This improvement is however partly driven by the fact that Aug-2008 was the start of the steep decline in passenger demand for the region’s airlines. This region, which IATA has previously stated has been the worst hit by the recession, is where second and third quarter growth has been strongest, boosted by “massive” government and central bank stimulus packages and fewer problems with consumer debt and bank balance sheets, according to IATA.

European and North American passenger trading down; contributes to yield pressures

Meanwhile, IATA stated European and North American carriers saw smaller improvements driven by exposure to more robust long-haul markets, rather than local economies, in Aug-2009.

IATA also saw a return in passenger confidence in Latin America with the end of the flu season in the Southern Hemisphere, following a dampening in demand following the swine flu outbreak earlier this year, while African carriers showed the weakest demand at -4.9% in Aug-2009. 

Load factors strong

International passenger load factors stood at 80.9% in Aug-2009, as capacity was better aligned with reduced demand than in previous months. The Aug-2009 load factor was an improvement from Jul-2009’s 80.3% load factor. North American carriers had the strongest load factors during the month, at 85.5%.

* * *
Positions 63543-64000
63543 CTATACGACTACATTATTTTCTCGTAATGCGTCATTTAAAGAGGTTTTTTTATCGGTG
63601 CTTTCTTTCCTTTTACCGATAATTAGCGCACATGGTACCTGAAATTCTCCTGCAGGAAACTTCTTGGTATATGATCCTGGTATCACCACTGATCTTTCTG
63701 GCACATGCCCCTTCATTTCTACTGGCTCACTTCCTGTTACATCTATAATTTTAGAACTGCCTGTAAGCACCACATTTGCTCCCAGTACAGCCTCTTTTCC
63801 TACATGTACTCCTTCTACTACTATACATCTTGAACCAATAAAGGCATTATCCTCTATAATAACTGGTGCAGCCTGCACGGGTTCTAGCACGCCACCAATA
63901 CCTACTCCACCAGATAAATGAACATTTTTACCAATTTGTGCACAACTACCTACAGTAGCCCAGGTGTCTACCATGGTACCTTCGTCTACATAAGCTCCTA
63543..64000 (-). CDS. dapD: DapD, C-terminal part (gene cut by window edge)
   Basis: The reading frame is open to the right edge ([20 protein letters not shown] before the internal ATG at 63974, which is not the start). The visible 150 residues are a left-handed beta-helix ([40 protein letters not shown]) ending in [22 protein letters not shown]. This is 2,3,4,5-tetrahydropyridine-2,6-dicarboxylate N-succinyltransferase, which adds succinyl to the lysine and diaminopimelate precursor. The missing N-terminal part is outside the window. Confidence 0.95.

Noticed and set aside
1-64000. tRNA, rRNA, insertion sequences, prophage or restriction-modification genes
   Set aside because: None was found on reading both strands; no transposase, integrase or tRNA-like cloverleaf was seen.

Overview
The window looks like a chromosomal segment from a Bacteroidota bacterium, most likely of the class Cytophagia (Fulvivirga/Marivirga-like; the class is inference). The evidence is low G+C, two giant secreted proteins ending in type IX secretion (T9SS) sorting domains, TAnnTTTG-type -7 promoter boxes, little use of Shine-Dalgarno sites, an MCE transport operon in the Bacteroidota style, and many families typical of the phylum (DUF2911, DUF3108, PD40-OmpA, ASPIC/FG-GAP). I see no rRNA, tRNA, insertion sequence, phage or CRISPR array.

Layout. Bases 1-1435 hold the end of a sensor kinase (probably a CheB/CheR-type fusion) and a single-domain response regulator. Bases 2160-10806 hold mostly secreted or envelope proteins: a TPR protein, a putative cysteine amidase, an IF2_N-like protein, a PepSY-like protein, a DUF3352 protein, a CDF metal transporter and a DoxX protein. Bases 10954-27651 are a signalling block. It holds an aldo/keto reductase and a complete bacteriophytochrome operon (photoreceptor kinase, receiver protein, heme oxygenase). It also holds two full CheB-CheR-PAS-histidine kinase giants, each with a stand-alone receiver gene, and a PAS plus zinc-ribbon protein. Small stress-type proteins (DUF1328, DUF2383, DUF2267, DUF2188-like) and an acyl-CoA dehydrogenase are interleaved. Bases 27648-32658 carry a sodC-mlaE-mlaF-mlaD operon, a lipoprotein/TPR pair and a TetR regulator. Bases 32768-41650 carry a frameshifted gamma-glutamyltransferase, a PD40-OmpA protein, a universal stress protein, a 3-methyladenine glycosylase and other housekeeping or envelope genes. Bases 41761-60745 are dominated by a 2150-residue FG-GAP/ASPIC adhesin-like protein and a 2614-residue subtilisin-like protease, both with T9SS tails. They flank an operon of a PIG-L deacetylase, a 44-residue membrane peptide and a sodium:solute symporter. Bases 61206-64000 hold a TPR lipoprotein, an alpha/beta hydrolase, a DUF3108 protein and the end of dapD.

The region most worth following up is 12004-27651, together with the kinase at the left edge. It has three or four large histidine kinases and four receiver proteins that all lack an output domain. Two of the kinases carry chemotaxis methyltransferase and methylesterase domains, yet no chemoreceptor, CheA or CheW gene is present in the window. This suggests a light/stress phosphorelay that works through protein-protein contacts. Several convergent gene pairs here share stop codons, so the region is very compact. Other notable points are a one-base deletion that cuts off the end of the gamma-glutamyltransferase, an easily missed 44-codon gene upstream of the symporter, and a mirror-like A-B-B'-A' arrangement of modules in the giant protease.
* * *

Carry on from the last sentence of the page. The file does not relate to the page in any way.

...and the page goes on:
IATA passenger load factor (PLF) growth: Aug-08 to Aug-09

Freight remains “exceptionally weak” but improving

Freight demand on international markets was down 9.6% in Aug-2009 representing fifteen consecutive months of contracting demand. However, this represented an improvement from the 11.3% contraction in Jul-2009, as all regions experienced improvements in demand compared to Jul-2009.

However, freight demand remains “exceptionally weak”, according to IATA, at 16% below Apr-2008 levels, when the fall in freight demand commenced. However, compared to the low point of Dec-2008, seasonally adjusted freight demand has improved by 12%. 

The Latin American and Middle Eastern carriers were the only ones to report freight growth of 3.9% and 3.0% respectively, in the month. Meanwhile, Asia Pacific carriers, representing 44% of the global freight market, saw year-on-year demand improve marginally from -9.5% to -9.0% in Aug-2009, compared to Jul-2009.

IATA passenger traffic (FTK) growth: Aug-08 to Aug-09

Conclusion: Difficult fourth quarter ahead

According to Mr Bisignani, “even with improving demand, there are few bright spots in the industry”. In urging a “fundamental” rethink of liberalisation/ownership regulations, Mr Bisgnani also warned of a “difficult” fourth quarter ahead. 

Looking forward to 2010, IATA expects average international passenger growth of just over 4.0%, compared to an expected full-year decline in 2009 of almost 5.0%. Freight wise, IATA anticipates growth of 5.5%, compared to an expected full-year decline in 2009 of 14.5%.

The carrier also recently updated its loss forecast for 2009, with the association now expecting a combined loss of USD11 billion in 2009, compared to an earlier prediction of USD9 billion.


Want more analysis like this? CAPA Membership gives you access to all news and analysis on the site, along with access to many areas of our comprehensive databases and toolsets.
Find out more and take a free trial.